Beam Bridges, Simple but Strong
Secondary | Structures | Views: 1400
You will Need:
Two stacks of books to make your ‘abutments’, or even some boxes/packaging
Thick cardboard – such as from cardboard boxes from deliveries, a few pieces of roughly the same size would be helpful, they need to be longer than they are wide
Some weights or heavy items – food tins for example.
What to Do:
- Place your stacks of books/boxes around 50-60 centimetres apart, or as far apart as your length of cardboard can reach.
- Place one of your pieces of cardboard across your abutment books/boxes. You now have a beam bridge.
- Start adding some mass to the bridge: this could be whatever you have laying around that you can build up to make a heavier mass. Weigh and record the weight of each item you add to make sure you know how much weight your bridge can hold!
- Add weights until your beam bridge ‘fails’. This is when it collapses or bends so much in the middle it cannot carry any more weight and almost touches the ‘river’ beneath.
- What do you notice about how your bridge failed? Did it create a straight line or crease, called a ‘hinge’ in the cardboard? What condition is the beam in after failure? Can you test your ideas, and your bridge again?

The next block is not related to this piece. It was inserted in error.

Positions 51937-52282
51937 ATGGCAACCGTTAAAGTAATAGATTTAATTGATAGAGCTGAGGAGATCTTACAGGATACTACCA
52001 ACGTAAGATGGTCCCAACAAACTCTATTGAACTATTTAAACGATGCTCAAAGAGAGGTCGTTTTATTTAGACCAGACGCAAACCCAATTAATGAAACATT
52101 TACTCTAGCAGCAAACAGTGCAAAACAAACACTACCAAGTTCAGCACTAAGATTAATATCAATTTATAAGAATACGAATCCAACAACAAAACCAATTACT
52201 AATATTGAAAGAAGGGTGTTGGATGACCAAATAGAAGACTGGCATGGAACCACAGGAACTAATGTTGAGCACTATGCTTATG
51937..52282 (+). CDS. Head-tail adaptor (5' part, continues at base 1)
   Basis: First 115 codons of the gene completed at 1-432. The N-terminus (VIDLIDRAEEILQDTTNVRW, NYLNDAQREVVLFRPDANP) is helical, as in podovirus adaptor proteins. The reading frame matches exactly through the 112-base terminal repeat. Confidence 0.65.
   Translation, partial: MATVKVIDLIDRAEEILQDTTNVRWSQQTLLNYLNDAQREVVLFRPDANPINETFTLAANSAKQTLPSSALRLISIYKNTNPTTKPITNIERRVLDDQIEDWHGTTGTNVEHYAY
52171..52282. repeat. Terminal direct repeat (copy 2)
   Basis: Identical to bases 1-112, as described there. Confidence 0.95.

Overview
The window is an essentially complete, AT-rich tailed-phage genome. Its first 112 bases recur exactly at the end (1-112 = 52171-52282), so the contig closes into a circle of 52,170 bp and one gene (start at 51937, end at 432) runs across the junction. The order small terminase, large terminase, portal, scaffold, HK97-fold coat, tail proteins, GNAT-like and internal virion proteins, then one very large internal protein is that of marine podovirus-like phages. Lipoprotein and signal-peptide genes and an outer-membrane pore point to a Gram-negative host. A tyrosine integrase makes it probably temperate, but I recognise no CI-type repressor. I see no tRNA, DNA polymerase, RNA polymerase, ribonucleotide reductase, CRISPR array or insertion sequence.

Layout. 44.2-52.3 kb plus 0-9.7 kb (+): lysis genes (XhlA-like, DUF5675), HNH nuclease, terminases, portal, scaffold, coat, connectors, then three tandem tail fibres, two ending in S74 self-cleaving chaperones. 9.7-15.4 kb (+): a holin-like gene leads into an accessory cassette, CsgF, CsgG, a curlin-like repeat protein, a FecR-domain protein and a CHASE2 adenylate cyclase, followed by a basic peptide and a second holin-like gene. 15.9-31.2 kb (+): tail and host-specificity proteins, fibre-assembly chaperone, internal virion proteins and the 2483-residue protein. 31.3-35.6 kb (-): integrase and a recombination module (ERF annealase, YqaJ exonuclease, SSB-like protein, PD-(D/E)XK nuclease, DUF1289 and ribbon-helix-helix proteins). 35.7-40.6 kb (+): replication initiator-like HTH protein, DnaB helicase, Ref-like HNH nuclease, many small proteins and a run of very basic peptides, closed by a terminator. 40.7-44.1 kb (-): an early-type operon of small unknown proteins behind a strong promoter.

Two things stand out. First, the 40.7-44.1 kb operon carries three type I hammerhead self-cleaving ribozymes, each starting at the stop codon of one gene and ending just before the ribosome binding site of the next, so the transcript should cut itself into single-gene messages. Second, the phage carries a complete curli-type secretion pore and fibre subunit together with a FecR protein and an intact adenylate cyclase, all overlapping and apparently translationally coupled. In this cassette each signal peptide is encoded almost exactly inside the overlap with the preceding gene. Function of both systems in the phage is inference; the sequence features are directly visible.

- Repeat your test again with some new cardboard. Do you notice any difference in how much weight it can hold before it collapses? If so, is there anything different about the cardboard? Why do you think it behaved differently?
- Try again with another piece of cardboard, this time adding an arch support underneath (see picture). Add your weights again. What do you notice this time?
Did you find a difference in how the cardboard behaved depending on which way the corrugation ran in the cardboard? Can you see the grooves/lines inside the cardboard? That is the corrugation…Which way tended to be stronger?
Transverse – across the cardboard Longitudinal – along the length of the cardboard